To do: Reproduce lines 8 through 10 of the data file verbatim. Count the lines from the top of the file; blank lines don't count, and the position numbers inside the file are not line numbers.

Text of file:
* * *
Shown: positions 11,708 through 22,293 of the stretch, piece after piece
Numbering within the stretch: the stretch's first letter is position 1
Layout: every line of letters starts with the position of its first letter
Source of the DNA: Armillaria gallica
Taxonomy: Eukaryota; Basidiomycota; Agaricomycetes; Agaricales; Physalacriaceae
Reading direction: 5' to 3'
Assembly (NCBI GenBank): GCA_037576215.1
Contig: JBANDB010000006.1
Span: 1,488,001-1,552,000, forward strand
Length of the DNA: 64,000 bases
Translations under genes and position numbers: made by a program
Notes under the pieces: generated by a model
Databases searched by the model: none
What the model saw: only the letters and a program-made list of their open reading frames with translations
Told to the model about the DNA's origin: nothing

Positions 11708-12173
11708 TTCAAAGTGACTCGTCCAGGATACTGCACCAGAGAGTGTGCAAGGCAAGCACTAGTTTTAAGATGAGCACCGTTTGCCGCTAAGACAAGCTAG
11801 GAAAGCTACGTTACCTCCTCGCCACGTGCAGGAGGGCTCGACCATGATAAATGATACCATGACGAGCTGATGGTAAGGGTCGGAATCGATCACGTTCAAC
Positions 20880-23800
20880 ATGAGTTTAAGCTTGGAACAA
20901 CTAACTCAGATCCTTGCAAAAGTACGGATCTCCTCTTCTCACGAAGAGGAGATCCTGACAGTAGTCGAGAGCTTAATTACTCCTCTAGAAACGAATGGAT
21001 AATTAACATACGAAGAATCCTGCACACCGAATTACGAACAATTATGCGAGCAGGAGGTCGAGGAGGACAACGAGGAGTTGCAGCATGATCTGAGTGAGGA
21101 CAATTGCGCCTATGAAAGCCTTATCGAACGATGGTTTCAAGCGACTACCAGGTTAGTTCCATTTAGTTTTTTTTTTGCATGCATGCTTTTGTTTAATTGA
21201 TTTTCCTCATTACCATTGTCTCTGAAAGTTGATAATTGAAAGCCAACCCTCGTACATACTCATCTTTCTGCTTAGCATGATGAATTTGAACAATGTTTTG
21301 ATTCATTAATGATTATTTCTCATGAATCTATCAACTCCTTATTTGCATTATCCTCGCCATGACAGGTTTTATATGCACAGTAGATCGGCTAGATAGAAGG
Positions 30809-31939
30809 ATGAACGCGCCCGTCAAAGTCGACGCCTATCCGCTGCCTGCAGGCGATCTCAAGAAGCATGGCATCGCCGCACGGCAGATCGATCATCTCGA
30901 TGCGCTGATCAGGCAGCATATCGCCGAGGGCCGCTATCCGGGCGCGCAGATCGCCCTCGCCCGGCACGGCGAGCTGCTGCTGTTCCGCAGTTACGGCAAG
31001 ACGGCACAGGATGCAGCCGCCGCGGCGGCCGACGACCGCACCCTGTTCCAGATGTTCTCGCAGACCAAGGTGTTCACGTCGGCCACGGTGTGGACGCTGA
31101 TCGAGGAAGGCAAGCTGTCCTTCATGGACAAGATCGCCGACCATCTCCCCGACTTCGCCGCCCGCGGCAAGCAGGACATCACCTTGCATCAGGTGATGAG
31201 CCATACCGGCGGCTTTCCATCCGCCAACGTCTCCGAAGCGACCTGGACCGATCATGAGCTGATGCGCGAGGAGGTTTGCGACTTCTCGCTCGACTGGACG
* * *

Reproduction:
Contig: JBANDB010000006.1
Span: 1,488,001-1,552,000, forward strand
Length of the DNA: 64,000 bases